With the annual Muslim pilgrimage to Mecca, or hajj, canceled this year because of the coronavirus pandemic, the socio-economic lives of Somalis have been dealt a serious blow.
Livestock accounts for almost 80% of Somali export earnings, providing nutrition and income to more than 60% of the population, according to a report by the Food and Agriculture Organization.
“I have to sell my animals whenever I hear there is a market right now. COVID-19 has really affected us who used to export animals all the way to Saudi Arabia for Hajj,” livestock trader Cabdi Axmed told Anadolu Agency at an open-air Barwaaqo-sooraan market in Hargeisa, Somalia.
He is part of routine cattle exporters of goats, sheep and camels in Somaliland and noted the cancelation of the annual pilgrimage left the entire Somali livestock industry at a crossroads.
Many traders who have a surplus of animals reared for hajj are facing challenges.
“I have sold hundreds of thousands of cattle to Saudi Arabia in my lifetime, I have never seen anything like this where there are no markets here locally in Somalia and abroad,” exporter CabdiRaxmaan Burhaan told Anadolu Agency.
Annually, millions of heads of cattle are slaughtered during the hajj season to feed more than 10 million pilgrims from 185 nations who travel to Mecca.
“To meet demand Saudi Arabia imports over 3 million head of cattle during the Hajj Season – almost one million imported from Sudan, Somalia and Djibouti,” according to a 2019 report by the Veterinary Medicine and Science.
“Right now we are battling with not only the coronavirus but also, water scarcity and droughts, which are all killing our animals, if the markets in Saudi Arabia were open then most of the healthy animals could have been sold for Hajj and we wouldn’t have incurred losses,” said Axmed.
Livestock traders spoke of “empty pockets” because of the coronavirus. “We are very disappointed spiritually as pilgrims because even I wanted to travel to Mecca, our economy, our country relies on Hajj, so many lives are going to be ruined … maybe even lost because of this,” said Axmed.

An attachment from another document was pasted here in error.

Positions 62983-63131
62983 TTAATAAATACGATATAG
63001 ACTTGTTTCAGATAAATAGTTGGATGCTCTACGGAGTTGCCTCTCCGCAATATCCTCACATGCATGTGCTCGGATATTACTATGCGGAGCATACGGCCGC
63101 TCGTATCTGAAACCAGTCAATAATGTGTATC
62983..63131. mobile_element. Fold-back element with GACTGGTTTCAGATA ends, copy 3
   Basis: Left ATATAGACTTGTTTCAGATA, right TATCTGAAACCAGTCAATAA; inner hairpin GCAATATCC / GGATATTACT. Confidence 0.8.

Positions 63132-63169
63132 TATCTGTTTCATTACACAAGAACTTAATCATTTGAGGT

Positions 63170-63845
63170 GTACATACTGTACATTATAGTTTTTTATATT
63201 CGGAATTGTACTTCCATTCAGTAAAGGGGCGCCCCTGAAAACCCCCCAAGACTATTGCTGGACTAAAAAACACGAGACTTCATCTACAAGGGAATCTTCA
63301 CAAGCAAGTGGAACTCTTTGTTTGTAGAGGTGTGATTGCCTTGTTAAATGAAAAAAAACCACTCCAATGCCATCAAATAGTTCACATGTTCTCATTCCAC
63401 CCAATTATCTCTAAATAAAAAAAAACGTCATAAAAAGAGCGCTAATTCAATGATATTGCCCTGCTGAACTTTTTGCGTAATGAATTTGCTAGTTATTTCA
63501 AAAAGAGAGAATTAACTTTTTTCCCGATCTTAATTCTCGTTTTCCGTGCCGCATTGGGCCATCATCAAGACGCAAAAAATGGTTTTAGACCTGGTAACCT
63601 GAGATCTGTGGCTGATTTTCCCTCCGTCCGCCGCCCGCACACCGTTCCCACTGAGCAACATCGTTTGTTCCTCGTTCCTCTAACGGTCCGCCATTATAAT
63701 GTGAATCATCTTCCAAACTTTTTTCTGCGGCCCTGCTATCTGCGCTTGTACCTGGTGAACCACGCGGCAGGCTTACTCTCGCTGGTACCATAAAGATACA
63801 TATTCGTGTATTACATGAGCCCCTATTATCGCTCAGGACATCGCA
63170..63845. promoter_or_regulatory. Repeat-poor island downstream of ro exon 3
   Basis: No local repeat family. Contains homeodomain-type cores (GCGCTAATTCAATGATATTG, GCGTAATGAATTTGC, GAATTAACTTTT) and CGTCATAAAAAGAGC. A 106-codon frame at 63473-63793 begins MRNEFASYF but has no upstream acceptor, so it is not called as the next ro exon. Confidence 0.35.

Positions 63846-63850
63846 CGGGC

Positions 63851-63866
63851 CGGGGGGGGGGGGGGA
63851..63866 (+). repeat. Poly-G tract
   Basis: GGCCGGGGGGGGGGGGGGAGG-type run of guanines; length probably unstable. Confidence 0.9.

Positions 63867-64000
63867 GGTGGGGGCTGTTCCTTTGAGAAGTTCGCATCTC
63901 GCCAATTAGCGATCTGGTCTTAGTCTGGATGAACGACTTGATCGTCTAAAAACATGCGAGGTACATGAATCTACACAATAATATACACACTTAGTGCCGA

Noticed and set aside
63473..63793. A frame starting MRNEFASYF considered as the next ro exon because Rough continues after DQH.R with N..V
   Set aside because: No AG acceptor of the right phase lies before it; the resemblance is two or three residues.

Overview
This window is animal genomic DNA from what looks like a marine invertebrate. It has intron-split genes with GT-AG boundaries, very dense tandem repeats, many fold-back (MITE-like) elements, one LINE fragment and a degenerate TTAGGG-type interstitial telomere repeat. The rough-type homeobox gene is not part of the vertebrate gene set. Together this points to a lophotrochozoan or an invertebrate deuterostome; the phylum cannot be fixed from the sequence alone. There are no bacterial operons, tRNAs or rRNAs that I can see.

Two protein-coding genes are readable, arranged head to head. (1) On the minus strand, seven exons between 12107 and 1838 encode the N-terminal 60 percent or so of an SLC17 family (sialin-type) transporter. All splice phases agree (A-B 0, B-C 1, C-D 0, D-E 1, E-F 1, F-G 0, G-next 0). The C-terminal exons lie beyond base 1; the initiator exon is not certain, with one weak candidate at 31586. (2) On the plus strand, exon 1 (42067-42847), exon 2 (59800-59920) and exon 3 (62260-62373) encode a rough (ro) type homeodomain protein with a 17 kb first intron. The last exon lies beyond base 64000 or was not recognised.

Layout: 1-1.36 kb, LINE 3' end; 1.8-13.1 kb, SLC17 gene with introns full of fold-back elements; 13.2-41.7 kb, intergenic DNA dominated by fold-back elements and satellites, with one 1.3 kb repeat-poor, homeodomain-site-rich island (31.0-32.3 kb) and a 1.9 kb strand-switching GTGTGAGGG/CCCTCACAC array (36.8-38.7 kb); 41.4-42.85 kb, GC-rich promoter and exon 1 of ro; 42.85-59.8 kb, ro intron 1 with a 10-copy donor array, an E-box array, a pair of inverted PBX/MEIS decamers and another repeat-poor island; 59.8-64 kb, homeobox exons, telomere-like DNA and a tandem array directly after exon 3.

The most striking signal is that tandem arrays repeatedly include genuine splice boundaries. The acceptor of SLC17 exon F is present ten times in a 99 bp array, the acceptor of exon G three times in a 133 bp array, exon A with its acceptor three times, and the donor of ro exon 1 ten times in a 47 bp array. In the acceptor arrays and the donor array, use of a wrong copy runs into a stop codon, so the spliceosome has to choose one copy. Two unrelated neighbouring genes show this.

With nothing in the pockets, there is “no way to feed our families. None of these traders have anything. We were all relying on the market,” he added.
The Somali economy has benefitted from the export of sheep and goats to the Arabian peninsula, cementing its position as a global leader in the export of cattle. But COVID-19 has greatly affected the market and spelled doom for hundreds of thousands employed in the industry.
“In 2010, a total of two million three hundred and fifty-two thousand (2.352M) sheep and goats were exported through the Berbera port (including from Ethiopian sources).
Of this total, one million six hundred and twelve thousand (1.612M), equivalent to 69% of the sheep and goats population, were exported between September and November for the Hajj festivities,” according to a report by the African Unions Inter African Bureau for Animal Resources.
Local businesses are keeping many afloat during these challenging times, though markets have been flooded with cheap livestock leaving traders counting losses.